Orbital Structure of Multi-Asteroid and Multi-Planet Systems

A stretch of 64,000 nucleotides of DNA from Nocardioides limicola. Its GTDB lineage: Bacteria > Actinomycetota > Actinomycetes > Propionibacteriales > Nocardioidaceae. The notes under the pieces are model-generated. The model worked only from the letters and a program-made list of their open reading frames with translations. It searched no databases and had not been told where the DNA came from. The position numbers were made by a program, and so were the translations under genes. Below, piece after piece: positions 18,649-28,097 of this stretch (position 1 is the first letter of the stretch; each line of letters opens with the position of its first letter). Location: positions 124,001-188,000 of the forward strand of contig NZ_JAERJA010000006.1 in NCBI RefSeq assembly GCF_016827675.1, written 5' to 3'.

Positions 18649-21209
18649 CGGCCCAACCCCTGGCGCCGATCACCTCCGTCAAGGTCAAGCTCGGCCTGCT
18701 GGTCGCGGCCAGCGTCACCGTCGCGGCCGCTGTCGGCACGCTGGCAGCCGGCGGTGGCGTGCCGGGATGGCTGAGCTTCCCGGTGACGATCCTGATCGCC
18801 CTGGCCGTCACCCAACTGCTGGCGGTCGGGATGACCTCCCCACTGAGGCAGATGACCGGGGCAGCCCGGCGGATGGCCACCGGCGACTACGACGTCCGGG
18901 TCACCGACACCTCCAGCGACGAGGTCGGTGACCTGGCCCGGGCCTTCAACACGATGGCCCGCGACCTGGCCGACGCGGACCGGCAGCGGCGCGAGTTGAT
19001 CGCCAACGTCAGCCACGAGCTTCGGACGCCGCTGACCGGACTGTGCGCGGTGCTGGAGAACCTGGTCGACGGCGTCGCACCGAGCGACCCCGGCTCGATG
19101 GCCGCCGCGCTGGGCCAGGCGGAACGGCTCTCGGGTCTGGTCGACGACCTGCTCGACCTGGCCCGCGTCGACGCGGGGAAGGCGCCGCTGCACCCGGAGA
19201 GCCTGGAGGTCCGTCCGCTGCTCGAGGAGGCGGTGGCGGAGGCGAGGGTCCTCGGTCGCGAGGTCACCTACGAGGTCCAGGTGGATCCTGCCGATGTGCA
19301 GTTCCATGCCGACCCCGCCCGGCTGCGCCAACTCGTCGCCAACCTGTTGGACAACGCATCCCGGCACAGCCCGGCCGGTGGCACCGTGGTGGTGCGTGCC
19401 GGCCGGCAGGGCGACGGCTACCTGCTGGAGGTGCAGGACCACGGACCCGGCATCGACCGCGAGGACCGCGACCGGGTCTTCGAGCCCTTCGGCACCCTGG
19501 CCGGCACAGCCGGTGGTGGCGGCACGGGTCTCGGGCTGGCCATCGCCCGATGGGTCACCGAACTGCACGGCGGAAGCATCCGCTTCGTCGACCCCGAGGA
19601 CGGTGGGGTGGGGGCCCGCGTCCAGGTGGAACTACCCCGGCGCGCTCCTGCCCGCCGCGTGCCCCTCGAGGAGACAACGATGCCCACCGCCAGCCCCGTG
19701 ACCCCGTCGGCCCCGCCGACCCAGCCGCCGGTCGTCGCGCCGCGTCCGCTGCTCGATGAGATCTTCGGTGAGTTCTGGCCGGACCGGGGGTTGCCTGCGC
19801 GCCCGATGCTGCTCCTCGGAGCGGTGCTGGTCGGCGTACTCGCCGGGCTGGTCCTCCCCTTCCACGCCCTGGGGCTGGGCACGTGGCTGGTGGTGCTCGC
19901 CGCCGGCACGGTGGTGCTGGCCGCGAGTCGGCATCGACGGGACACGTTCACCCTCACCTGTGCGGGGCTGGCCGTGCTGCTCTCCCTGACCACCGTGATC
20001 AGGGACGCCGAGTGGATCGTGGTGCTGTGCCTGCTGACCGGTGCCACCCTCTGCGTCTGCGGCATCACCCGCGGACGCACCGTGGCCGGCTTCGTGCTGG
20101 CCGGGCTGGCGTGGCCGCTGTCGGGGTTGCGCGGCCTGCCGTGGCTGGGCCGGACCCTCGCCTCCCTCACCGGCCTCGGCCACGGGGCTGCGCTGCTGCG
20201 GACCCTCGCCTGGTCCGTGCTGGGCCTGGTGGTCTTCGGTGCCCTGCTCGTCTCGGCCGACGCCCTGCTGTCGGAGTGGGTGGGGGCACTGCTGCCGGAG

The study of multi-body asteroid systems has a significant impact on key questions in planetary astronomy. From analysis of the orbits of satellites around a primary asteroid, fundamental physical characteristics can be directly measured, and the abundance and orbital properties of binaries and triples can reveal much about their formation, evolution, and dynamical environment. Our investigations of both near-Earth triple asteroids 2001 SN263 and 1994 CC and main belt triple Sylvia have elucidated their orbital and physical properties as well as dynamical evolution. These multi-body asteroid systems are also local laboratories for studying dynamics on a much different scale: multi-planet systems. The in-depth dynamical and statistical characterization of multi-planet systems have allowed for a more substantial understanding of the architecture of planetary systems, and have also led to fundamental clues about planet formation and evolutionary processes. By fitting models to data from the Kepler mission, we found that multi-planet systems are typically flat with low relative inclinations and many of them are dynamically packed. The scientific diversity of knowledge gleaned from studying the dynamics of systems with different scales (from asteroids to exoplanets) has the common theme of using N-body dynamics to inform us about the orbital architecture of individual systems and to illuminate the properties of an ensemble of systems as a whole.